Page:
During a recent cleaning jag, I found a stash of photos. Among those photos were some old (circa 1970-1980s) photos from the Greulich family, featuring the farm. These photos are the first I’ve seen of the farmhouse and barn up at the farm where they’re actually still standing. These photos show the farmhouse and barn, but there were several other buildings, including a summer kitchen and additional sheds.
In the photo below you can see the stone walls of the house where the external plaster has fallen off. Mom tells me the walls were nearly a foot thick. Access to the root cellar was through the doors shown here.
The barn appears massive in this photo—larger even than the house. From what I’ve read this is not at all unusual for German-style farms in Pennsylvania. The section on the left looks to me like a newer addition.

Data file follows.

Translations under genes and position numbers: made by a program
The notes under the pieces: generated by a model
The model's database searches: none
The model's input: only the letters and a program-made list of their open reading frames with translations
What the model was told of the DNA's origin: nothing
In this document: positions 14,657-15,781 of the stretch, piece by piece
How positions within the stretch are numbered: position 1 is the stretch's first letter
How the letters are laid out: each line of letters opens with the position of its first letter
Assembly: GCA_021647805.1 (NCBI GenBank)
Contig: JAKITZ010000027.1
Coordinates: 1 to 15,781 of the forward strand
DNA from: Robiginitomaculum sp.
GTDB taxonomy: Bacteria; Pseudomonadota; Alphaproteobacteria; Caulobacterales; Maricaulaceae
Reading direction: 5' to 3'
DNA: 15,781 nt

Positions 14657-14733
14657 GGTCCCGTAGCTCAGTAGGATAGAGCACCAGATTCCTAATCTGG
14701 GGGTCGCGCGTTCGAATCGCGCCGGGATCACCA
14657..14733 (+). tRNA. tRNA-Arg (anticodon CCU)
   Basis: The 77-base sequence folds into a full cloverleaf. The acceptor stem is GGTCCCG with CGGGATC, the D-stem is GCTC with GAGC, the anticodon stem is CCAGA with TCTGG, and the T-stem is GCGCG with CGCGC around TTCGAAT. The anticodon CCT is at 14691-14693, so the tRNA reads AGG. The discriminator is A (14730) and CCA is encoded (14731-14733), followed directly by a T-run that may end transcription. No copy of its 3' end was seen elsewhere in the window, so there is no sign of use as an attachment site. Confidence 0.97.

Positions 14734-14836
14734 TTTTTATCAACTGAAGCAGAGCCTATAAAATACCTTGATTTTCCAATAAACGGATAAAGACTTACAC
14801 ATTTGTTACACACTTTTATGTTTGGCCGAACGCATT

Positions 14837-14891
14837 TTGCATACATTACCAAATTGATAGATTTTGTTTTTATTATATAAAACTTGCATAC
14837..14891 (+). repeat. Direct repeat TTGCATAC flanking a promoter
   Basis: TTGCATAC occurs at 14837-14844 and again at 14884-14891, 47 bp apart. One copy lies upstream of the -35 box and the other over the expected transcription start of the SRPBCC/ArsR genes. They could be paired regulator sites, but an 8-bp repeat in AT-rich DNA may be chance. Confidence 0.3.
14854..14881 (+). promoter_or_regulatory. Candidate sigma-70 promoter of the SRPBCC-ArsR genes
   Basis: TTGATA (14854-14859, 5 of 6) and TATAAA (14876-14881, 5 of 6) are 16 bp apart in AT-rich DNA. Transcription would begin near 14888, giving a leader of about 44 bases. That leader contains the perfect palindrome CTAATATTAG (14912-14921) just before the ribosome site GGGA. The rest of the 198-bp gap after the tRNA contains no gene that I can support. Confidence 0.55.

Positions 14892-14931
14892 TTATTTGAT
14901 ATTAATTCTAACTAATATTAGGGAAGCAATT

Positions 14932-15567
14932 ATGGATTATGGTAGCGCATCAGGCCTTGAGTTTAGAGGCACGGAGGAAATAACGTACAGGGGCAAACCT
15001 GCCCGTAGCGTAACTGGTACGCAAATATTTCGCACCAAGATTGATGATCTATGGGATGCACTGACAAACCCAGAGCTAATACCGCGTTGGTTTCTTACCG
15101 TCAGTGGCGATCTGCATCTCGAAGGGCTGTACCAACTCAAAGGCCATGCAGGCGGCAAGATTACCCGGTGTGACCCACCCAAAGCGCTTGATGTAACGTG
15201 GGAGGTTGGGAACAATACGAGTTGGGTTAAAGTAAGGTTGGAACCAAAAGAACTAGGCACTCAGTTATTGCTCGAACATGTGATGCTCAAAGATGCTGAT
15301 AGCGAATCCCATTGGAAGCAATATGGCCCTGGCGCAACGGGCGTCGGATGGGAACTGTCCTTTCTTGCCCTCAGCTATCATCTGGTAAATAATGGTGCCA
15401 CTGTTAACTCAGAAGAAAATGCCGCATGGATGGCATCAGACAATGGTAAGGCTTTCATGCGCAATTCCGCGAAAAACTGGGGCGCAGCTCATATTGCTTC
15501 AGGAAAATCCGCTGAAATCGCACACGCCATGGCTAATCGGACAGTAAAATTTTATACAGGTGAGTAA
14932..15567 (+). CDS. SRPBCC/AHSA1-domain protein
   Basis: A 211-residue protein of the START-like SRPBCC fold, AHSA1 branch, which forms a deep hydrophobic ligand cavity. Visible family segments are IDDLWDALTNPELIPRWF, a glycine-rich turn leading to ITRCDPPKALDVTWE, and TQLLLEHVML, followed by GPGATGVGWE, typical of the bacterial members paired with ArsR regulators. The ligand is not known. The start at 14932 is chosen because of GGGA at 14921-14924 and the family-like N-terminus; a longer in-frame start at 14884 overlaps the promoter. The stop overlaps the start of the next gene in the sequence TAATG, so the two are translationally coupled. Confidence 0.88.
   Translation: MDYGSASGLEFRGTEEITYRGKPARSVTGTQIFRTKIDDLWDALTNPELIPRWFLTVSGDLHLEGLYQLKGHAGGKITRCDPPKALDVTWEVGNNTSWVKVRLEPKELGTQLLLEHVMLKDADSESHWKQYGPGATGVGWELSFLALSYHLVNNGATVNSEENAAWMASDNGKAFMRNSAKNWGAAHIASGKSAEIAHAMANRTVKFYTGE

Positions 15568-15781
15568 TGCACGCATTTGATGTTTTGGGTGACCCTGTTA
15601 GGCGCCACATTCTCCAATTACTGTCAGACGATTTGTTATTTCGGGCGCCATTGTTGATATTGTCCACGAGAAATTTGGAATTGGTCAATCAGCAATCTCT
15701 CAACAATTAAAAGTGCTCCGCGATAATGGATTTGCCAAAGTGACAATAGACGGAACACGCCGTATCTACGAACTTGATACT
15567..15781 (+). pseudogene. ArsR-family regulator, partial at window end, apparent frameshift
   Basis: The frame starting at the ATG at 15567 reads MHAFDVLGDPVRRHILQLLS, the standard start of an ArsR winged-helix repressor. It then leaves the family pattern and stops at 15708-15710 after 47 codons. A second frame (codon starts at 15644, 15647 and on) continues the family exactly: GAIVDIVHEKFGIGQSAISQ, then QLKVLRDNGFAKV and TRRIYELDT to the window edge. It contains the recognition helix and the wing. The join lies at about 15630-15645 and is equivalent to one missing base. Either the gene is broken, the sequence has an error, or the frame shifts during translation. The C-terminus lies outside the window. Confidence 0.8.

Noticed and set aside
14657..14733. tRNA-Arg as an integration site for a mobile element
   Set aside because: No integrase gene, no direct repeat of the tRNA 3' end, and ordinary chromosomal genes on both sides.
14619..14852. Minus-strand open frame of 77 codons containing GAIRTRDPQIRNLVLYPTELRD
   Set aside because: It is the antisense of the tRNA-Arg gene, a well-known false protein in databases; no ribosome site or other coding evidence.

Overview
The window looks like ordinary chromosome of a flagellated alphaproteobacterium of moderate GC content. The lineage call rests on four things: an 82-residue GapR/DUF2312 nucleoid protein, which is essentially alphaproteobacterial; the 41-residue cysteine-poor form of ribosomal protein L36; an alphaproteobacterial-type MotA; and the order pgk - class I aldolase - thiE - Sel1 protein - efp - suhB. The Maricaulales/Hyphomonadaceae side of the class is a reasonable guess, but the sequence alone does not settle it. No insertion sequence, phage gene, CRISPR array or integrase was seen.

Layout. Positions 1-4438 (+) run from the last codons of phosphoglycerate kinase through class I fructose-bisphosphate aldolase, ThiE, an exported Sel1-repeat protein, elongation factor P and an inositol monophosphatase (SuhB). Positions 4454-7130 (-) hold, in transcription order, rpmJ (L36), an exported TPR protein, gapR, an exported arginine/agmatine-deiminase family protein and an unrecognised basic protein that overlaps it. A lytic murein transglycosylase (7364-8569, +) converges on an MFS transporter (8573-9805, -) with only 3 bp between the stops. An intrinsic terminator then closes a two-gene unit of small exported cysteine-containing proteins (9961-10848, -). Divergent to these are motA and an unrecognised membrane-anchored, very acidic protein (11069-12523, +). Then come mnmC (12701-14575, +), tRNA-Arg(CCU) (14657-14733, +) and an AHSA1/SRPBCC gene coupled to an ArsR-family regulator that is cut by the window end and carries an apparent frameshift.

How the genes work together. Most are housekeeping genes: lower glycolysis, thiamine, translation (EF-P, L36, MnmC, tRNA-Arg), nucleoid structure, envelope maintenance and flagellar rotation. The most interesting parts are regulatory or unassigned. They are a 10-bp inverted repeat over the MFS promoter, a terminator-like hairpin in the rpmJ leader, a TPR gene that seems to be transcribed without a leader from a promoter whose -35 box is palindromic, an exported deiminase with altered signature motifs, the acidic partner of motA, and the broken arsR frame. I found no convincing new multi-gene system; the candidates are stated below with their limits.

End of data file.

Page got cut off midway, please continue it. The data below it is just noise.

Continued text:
I’m not sure where this photo was taken from. You couldn’t see the farm buildings from Third Street because of trees, nor could you see them from Schoolhouse road (see next photo). Perhaps this was taken from a road on the Perkiomen School grounds?
This is the view from Schoolhouse Road. You can see the buildings of East Greenville in the background along the horizon.
I’m not entirely sure when these building were erected. Given the style and use of stone, I wouldn’t be surprised if they dated back to Gottfried Wißler’s ownership, starting in the 1790s.
Heinrich Schneider purchased the farm from his father-in-law’s estate in the 1830s and sold it to his son Joseph in 1861. Joseph sold it to pay off the mortgage, but had purchased it back in 1877. His son Henry got it from the estate in 1899 and passed it to his daughter Lillian (Snyder) Greulich in 1928. It was finally sold to the Perkiomen School after Russell Greulich’s death.